Roblox Corp RBLX reported second-quarter revenue of $591.2 million, up 30% year-over-year, missing the consensus of $645 million. The company reported a loss of 30 cents per share in the quarter, missing the consensus loss of 21 cents per share.
Bookings in the second quarter of $639.9 million were down 4% Y/Y, while average bookings per DAU was $12.25, down 21% Y/Y.
Roblox saw revenue for the month of July within $205 million – $208 million, up 25% to 27% Y/Y.
July bookings were between $243 million – $247 million, up 8% to 10% Y/Y. July saw hours engaged of 4.7 billion, up 25% Y/Y. Average bookings per DAU were between $4.15 – $4.22 in July, down 12% – 14%.
Morgan Stanley analyst Brian Nowak maintained Equal Weight on Roblox with a $32 price target. He remained cautious on RBLX’s scale, and profitability runway from here as margin compression continued in 1Q despite reaccelerating bookings.
Nowak expected investments in the developer base/new hiring to stay elevated next year as he cut ’23 EBITDA by 11%.
KeyBanc analyst Tyler Parker reiterated Sector Weight on Roblox and a $40 price target as he assessed the durability of growth into moderately more challenging comps in August and September and the return to school.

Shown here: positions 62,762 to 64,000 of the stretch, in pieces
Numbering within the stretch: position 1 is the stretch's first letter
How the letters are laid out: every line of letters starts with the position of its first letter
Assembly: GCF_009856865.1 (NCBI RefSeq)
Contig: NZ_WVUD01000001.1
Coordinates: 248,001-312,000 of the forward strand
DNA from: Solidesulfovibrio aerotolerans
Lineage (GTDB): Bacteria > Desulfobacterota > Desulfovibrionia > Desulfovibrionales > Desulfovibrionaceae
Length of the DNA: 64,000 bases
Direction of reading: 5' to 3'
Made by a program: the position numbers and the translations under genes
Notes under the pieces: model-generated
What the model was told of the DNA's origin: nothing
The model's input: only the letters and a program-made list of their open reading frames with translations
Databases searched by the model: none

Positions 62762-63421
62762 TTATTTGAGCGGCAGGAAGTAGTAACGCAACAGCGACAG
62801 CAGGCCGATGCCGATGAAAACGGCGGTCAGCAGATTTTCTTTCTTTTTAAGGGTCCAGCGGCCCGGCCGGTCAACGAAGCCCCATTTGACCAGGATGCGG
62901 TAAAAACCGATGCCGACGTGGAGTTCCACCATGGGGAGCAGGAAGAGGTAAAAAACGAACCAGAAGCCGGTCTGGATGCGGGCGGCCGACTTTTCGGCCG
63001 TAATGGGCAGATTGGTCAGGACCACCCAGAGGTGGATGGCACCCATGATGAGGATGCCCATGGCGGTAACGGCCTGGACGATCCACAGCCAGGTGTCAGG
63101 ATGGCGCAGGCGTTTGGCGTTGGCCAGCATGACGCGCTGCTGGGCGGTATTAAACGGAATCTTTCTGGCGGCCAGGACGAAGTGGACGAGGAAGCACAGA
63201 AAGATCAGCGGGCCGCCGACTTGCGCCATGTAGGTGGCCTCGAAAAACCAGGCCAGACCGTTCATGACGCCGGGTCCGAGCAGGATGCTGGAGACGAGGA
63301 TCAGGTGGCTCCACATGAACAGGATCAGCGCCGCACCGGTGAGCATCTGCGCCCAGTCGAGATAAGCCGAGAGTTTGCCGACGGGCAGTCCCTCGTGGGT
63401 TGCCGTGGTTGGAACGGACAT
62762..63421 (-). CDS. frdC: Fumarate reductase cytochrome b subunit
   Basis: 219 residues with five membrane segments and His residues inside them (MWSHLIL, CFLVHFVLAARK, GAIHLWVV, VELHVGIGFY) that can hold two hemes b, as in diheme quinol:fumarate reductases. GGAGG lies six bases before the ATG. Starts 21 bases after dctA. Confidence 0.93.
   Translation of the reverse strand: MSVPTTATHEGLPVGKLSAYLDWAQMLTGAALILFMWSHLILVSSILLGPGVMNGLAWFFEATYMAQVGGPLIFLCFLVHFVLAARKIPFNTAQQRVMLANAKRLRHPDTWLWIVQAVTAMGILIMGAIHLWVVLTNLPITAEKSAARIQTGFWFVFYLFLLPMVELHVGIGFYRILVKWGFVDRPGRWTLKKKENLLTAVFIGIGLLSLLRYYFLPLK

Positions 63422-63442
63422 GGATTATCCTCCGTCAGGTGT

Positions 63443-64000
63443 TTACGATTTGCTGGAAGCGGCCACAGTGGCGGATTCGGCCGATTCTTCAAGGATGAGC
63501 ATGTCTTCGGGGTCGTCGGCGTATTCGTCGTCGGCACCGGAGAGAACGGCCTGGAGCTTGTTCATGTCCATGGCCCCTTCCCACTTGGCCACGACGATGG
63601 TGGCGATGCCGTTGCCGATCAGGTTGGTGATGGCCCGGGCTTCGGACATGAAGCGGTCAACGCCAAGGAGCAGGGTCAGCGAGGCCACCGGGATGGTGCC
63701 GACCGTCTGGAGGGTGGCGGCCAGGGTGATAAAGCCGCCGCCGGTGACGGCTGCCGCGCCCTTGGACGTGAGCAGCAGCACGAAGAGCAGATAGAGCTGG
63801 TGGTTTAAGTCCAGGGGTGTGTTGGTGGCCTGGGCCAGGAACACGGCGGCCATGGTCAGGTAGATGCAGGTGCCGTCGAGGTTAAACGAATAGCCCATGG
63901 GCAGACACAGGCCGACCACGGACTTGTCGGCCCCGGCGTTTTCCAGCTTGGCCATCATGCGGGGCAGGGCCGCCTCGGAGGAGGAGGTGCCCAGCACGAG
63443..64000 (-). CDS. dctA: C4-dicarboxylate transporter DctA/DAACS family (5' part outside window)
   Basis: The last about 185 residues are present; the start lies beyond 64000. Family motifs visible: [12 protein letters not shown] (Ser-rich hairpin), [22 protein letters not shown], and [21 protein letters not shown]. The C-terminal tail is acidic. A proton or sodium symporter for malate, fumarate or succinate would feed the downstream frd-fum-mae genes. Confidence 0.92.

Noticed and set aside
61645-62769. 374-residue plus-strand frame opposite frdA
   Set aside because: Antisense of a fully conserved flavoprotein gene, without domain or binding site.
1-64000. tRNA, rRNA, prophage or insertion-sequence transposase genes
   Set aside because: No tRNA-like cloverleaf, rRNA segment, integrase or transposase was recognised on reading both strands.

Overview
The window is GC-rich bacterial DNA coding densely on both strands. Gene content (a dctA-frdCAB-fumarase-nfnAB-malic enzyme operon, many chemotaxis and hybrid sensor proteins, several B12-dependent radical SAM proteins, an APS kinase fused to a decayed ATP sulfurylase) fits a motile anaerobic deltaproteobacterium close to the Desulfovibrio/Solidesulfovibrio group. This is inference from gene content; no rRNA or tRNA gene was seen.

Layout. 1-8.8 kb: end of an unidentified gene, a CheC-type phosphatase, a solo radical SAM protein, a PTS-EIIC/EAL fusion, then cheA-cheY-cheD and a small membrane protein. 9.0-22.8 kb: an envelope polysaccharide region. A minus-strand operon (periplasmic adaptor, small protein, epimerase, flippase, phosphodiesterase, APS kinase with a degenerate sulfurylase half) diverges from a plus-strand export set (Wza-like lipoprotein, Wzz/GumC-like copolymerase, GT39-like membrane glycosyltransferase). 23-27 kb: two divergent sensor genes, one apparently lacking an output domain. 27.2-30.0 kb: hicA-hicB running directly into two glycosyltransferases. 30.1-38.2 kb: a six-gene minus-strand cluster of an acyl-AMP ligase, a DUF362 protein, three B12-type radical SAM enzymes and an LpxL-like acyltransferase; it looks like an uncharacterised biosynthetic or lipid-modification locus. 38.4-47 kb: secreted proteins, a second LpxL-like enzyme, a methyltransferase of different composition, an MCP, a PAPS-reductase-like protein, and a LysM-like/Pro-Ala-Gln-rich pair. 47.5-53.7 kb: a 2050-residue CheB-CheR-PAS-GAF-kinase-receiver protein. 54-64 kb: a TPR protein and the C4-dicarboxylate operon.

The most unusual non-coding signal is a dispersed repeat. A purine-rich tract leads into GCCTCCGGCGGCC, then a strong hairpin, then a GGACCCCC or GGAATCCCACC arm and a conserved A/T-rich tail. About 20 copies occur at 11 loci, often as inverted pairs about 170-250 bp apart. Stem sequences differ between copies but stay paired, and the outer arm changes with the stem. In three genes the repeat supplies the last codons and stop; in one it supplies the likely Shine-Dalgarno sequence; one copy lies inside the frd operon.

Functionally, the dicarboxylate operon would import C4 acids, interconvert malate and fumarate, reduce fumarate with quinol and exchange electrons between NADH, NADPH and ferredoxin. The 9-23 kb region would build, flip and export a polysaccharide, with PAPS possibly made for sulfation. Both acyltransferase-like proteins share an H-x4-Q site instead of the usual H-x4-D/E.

The report seems a step in the right direction, with growth returning to double digits in constant currency and engagement metrics reaching record highs in July, Parker noted. The results were partly attributable to easing comps but also essentially better execution, he added.
In Parker’s view, the adverse stock reaction after-hours is likely some combination of elevated investor expectations into the print where we think growth disappointed before FX and the margin compression despite growth returning.
Roblox has stuck to its stated intentions to invest heavily in support of growing the business, which effectively delays the point where we reach some valuation support on profitability metrics, he added.
Price Action: RBLX shares closed higher by 1.48% at $48.05 on Wednesday.
Image and article originally from www.benzinga.com. Read the original article here.